The kitchen is the heart of any home, and that means that quite a bit of time is spent with the family around the table. For young ones the kitchen is a place where adults go to create amazing dishes with a pantry full of ingredients. They also know that they are welcome to sit around the table and hustle with colouring books and toys, being fully aware that play time stops when the plate lands on the table. However, the learning and play time doesn’t need to end with colouring books and toys, it can continue with different elements from the kitchen.
Lay down the rules
Children should be made aware that even though the kitchen can be a fun place to hang around in, it can also be a dangerous place when there is no adult supervision. Let them know that some kitchenware and household bleach and other cleaning solutions should not be consumed and that sharp knives or scissors should not be played with.
Every parent would like to think their little one could be the next Jamie Oliver when they invite them to stir the pot. Start off with simple meals for them to help out with and let them take the lead – with your watchful eye over their shoulder of cause. By giving them a chance to help out in the kitchen, it will develop their appreciation for healthy, quality food, but they’ll be learning along the way.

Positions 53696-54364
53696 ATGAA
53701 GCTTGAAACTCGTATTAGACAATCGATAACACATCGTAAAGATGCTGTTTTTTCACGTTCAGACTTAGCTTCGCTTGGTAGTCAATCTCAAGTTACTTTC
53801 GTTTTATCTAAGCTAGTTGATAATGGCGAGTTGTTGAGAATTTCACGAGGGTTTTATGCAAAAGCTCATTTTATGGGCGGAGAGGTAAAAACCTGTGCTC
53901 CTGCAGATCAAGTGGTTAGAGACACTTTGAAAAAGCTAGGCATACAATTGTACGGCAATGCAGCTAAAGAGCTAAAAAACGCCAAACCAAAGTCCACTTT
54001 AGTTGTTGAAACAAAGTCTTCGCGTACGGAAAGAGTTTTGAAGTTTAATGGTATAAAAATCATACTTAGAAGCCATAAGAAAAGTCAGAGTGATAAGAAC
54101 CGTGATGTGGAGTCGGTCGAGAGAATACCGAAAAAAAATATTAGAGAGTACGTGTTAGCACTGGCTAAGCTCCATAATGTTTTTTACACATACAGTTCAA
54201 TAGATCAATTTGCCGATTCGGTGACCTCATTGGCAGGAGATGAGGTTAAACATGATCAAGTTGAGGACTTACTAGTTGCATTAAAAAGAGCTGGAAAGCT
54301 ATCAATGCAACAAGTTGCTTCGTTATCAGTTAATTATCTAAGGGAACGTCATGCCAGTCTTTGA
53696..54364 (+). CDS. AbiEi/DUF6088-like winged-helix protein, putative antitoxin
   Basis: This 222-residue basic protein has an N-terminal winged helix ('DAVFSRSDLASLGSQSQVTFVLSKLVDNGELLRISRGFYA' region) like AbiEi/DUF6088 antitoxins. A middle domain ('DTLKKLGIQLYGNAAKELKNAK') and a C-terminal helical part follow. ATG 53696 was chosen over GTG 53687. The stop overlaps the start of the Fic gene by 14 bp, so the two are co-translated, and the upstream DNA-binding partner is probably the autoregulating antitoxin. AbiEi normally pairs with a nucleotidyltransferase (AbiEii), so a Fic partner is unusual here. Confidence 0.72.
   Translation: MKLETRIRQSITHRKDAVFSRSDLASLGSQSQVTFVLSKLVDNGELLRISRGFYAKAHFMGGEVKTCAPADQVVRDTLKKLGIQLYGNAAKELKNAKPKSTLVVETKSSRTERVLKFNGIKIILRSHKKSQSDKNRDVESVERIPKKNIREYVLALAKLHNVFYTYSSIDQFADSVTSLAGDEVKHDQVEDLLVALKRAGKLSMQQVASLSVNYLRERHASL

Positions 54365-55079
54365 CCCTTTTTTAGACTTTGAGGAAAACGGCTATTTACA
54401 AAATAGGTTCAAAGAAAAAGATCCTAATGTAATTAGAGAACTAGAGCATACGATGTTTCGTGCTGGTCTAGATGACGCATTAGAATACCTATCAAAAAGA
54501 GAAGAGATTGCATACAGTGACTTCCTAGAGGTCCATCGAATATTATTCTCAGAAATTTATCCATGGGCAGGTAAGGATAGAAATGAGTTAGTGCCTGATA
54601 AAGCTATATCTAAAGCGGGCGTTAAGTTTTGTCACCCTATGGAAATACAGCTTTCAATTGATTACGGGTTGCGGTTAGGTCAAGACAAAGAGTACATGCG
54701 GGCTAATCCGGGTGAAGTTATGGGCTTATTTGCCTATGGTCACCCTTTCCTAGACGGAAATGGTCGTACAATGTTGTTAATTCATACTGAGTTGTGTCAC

Teach them about food
The pantry is made to be explored and once the treasure is found, tantalizing dishes can be prepared. Let your little one explore ingredients with you and teach them about where each one comes from and what makes food flavourful. Their geographical and environmental knowledge will be tickled, sharpening their intellect as you go along. This will give them an appreciation for where food comes from, whether from the ground, an animal or trees. As you choose what will be on the menu for supper, dish out a background story e.g. the varieties of food that are made from wheat, noodles originate in China, comes from Italy etc.
Let play time incorporate learning time about food. While they are sitting at the kitchen table, get the crayons out and let them draw a timeline of each stage in a fruit or vegetable journey to our pots. Take out your cookbooks as this can be visually stimulating for young children. Let them flick through the selection of colourful pictures of interesting foods.